‘Seize the opportunity of life’
On the 50th anniversary of the Kittrell Job Corps Center, 37 graduates celebrated the event with their brand-new diplomas.
Makayla McGill, 20, decided to enter Job Corps after graduating high school because it would help set her on the right path.
“I’ve learned how to be independent and how to live on my own,” said McGill, who earned her training in medical office support.
The Fayetteville resident has started school at Richmond Community College, where she plans to study elementary education.
The program started in 1964 as part of President Lyndon B. Johnson’s War on Poverty.
It provides low-income young people ages 16 to 24 years old career technical training and education for careers in carpentry, culinary arts, facility maintenance, health occupations and business administration.
Since opening the first of what would become 125 centers, the program has trained more than 2.7 million young people.
Richard Price, a 2001 Kittrell Job Corps Center graduate, spoke at Friday’s graduation ceremony.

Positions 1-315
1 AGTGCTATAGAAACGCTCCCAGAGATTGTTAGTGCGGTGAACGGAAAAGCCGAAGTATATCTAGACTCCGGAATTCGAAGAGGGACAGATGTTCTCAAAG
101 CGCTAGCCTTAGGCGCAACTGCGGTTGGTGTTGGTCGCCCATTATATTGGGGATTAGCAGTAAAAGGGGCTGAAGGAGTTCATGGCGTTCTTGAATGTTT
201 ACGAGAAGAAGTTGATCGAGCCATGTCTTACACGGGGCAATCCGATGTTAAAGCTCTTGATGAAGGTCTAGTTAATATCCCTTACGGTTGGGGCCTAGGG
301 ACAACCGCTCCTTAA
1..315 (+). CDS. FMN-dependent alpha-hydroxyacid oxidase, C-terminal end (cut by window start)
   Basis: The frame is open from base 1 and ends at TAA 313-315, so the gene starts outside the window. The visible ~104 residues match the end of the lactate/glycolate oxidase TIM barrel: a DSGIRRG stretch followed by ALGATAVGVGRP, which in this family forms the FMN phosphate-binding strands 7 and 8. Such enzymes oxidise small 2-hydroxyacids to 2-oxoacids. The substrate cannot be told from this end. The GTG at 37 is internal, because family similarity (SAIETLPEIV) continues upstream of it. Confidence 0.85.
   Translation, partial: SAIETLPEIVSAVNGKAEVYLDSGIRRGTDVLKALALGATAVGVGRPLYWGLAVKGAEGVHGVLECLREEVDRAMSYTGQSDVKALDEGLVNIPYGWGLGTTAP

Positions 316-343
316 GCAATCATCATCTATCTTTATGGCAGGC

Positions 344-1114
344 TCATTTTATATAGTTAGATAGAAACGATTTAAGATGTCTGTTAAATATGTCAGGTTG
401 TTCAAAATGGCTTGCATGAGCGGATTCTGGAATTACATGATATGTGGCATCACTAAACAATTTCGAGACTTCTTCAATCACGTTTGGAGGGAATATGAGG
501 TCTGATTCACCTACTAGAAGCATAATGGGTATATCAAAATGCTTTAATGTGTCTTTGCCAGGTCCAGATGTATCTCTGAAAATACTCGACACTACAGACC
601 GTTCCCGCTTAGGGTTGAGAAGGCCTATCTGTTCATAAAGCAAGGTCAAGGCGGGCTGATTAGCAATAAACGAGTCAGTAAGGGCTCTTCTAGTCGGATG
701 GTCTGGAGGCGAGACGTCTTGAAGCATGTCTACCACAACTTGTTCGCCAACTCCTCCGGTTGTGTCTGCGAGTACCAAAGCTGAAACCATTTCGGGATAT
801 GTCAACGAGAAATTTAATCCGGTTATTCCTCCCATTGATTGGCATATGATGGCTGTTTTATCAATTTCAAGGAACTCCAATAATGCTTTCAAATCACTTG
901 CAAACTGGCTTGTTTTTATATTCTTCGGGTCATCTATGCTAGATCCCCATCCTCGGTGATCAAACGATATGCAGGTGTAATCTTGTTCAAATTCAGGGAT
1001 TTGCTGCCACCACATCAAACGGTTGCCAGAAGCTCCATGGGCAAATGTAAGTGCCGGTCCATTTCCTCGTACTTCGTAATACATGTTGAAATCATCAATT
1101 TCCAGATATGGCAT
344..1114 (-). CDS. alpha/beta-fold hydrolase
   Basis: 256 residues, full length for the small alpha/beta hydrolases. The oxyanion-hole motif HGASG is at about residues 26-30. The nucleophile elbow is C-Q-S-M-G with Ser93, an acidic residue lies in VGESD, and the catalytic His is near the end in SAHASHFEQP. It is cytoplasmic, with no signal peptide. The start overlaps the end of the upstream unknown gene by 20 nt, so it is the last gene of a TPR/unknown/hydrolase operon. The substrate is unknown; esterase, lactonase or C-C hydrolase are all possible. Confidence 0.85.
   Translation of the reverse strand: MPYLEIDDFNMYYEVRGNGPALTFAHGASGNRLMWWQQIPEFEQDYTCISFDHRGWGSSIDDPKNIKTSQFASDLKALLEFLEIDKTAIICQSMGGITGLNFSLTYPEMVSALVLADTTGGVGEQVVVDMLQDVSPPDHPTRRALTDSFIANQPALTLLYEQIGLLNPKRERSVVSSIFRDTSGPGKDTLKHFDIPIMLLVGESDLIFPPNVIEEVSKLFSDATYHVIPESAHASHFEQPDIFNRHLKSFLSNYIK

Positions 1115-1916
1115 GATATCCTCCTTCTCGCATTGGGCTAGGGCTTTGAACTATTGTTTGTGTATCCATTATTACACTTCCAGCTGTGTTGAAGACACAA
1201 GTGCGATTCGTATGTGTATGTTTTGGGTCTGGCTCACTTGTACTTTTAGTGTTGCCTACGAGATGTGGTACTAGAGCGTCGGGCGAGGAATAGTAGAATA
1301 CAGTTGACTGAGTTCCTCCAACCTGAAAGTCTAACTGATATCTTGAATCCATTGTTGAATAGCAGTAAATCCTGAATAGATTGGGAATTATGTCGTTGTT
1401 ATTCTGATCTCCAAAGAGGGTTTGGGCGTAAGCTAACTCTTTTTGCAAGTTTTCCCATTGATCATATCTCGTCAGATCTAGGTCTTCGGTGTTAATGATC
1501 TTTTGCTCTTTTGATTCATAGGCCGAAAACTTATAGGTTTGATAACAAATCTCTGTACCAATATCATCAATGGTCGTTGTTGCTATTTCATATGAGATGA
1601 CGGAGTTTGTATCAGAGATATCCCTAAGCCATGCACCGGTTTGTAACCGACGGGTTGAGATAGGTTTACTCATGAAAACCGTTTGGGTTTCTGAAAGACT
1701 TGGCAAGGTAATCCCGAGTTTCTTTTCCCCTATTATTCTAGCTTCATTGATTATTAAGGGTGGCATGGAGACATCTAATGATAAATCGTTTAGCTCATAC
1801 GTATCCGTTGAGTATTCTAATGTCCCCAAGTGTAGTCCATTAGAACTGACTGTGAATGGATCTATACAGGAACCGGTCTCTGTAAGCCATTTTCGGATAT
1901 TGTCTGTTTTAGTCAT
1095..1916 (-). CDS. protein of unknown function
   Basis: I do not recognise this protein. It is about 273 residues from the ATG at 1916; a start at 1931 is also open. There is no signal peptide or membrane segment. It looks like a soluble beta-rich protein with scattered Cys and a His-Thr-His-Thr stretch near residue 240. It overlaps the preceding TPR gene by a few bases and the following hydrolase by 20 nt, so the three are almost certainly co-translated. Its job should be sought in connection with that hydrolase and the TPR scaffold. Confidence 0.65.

“You all are really in the best position to seize the opportunity of life,” he said. “Because of what you went through before you got here and the resilience you have is going to take you farther than your giftedness.”
After completing Job Corps, Price went on to earn a Bachelor of Arts degree in history from Livingstone College in Salisbury.
He also holds a Master of Arts degree in American history from St. John’s University in Queens, New York, and is pursuing a doctor of arts degree in global world history from St. John’s University.
He serves as an adjunct professor in the social sciences department at the College of New Rochelle in New York City.
Diamond Dunmore, 21, from Jacksonville, graduated Friday with training in medical office support and has enrolled in Miller-Motte College in Raleigh.
She said Job Corps taught her discipline and responsibility.
“We can’t just stay up late and come and go as we please,” she said. “And we have to wake up early every day. It’s a totally different lifestyle.”
At the ceremony, graduates handed roses to tearful relatives, friends and mentors as a symbol of gratitude.
The graduation was held in the Job Corps Center gym where rows of bleachers were filled with current students who cheered on their graduating peers.
Denzel Mills, 20, was involved in student government during his time at Job Corps.
“I know how to manage my time better now, and I’ve got leadership skills that I didn’t have before coming here,” he said.
He attends Gastonia College and has plans to eventually receive a four-year degree from Winston Salem State University.
“I never would have thought I would be going to college, and I probably wouldn’t if I hadn’t come here,” he said.
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